D. James Goodwin

Technicolorist

D. James Goodwin on SoundBetter

Recordings are a fine art to me, and it's my life's work to do it differently. It's quite simple really...I look at records as if I'm making a film. Lighting choices, camera pan, depth of field... it's all relevant. I like to make new sounds from an old form. The bridge between the avant-garde garde and the technicolor of high fidelity is my goal

Some of my recent discography includes Bob Weir's "Blue Mountain", Kevin Morby's "Singing Saw", Tim Berne's "You Have Been Watching Me", David Torn's "Only Sky", Craig Finn's "We All Want The Same Things", Kaki King's "The Neck Is A Bridge To The Body"

Send me an email through 'Contact' button above and I'll get back to you asap.

AllMusic verified credits for D. James Goodwin
  • Cassandra Jenkins
  • Cassandra Jenkins
  • The Hold Steady
  • The Hold Steady
  • Fruit Bats
  • Fruit Bats
  • Bonny Light Horseman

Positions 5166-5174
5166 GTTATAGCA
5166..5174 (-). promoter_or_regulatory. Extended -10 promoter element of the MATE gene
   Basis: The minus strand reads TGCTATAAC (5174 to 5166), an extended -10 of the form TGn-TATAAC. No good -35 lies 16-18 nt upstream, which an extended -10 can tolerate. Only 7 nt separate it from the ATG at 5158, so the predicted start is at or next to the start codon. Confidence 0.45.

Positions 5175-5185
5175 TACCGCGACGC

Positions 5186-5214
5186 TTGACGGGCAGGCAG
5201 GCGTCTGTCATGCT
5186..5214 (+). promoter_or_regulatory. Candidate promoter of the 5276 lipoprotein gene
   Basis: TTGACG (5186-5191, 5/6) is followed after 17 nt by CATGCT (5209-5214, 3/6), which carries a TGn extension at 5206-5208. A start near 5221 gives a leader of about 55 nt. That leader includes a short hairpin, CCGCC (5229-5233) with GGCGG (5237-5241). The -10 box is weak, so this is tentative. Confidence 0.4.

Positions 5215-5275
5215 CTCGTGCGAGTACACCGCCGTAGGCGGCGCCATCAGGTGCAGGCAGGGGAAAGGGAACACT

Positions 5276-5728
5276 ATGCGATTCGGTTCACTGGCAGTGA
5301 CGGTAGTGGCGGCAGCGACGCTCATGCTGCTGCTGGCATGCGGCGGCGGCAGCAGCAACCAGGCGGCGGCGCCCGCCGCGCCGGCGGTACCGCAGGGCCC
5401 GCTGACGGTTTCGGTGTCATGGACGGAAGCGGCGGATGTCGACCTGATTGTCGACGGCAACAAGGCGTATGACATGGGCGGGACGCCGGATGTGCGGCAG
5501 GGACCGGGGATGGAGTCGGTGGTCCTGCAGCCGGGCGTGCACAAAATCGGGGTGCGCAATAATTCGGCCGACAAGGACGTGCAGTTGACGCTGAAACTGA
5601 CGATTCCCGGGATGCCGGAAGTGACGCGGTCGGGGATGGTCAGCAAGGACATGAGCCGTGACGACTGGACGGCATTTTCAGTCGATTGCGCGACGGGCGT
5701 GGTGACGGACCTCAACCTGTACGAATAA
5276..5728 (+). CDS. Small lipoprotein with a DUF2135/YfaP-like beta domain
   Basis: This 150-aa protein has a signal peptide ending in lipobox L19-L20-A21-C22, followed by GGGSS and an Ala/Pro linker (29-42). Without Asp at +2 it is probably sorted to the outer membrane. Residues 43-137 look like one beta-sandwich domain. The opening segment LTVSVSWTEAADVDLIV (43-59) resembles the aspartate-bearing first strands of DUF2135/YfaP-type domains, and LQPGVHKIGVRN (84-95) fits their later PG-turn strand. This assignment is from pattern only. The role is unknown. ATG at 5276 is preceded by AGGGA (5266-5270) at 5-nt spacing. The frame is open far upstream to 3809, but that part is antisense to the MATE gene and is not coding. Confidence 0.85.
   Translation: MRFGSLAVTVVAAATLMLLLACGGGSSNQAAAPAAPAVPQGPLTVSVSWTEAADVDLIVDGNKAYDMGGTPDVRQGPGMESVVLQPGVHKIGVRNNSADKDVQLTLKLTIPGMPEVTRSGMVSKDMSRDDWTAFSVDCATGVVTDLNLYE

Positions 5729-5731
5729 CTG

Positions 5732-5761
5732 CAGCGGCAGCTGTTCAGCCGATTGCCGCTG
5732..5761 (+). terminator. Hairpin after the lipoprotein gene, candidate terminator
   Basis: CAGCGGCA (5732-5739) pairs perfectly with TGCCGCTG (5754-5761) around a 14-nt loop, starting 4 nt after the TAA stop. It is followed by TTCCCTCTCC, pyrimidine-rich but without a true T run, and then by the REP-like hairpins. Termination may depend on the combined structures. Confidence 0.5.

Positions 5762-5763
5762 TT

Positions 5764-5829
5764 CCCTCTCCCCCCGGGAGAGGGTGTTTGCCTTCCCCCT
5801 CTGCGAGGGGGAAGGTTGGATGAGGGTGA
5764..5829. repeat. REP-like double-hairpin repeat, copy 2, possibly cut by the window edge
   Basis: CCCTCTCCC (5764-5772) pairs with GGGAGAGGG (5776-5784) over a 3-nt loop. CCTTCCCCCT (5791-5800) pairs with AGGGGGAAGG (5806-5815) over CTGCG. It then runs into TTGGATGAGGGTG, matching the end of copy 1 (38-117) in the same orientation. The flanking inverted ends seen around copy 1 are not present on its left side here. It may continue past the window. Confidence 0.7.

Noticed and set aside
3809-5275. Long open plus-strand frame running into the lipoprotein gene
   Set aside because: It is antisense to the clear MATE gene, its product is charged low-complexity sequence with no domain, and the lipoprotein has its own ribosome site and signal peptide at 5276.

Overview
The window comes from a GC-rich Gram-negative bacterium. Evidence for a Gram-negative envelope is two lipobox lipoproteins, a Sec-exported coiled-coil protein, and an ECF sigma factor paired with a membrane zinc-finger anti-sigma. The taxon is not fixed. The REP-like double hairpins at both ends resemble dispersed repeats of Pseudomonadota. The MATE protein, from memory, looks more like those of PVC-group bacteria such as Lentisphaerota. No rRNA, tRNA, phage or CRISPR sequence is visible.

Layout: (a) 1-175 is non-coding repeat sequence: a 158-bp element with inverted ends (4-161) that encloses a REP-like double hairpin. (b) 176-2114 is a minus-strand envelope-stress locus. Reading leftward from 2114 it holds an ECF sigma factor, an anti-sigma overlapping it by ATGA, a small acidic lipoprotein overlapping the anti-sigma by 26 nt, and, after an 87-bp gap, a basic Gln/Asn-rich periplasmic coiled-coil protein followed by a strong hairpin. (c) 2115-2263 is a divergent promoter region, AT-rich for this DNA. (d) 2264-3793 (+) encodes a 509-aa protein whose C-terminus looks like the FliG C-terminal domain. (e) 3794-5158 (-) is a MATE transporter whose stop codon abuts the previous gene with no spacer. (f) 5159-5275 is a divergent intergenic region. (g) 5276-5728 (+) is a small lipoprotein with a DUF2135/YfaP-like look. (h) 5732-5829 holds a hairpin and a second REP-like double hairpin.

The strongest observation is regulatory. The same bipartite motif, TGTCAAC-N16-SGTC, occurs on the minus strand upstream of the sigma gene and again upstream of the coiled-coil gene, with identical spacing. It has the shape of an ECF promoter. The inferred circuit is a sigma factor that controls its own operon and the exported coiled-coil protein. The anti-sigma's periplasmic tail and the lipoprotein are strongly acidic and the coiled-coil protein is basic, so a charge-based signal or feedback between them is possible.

• Bonny Light Horseman
  • Elvis Perkins
  • Tim Berne
  • Tim Berne's Snakeoil
  • Blitzen Trapper
  • Muzz
  • Muzz
  • Muzz
  • Muzz
  • This Is the Kit
  • Walter Martin
  • Walter Martin
  • Walter Martin
  • Clare Bowen
  • Clare Bowen
  • Shana Falana
  • Shana Falana
  • Shana Falana
  • Shana Falana
  • Shana Falana
  • Shana Falana
  • Craig Finn
  • Craig Finn
  • Heather Woods Broderick
  • Heather Woods Broderick
  • Heather Woods Broderick
  • Heather Woods Broderick
  • Heather Woods Broderick
  • Heather Woods Broderick
  • Heather Woods Broderick
  • Heather Woods Broderick
  • Karen O
  • Danger Mouse
  • Kevin Morby
  • Kevin Morby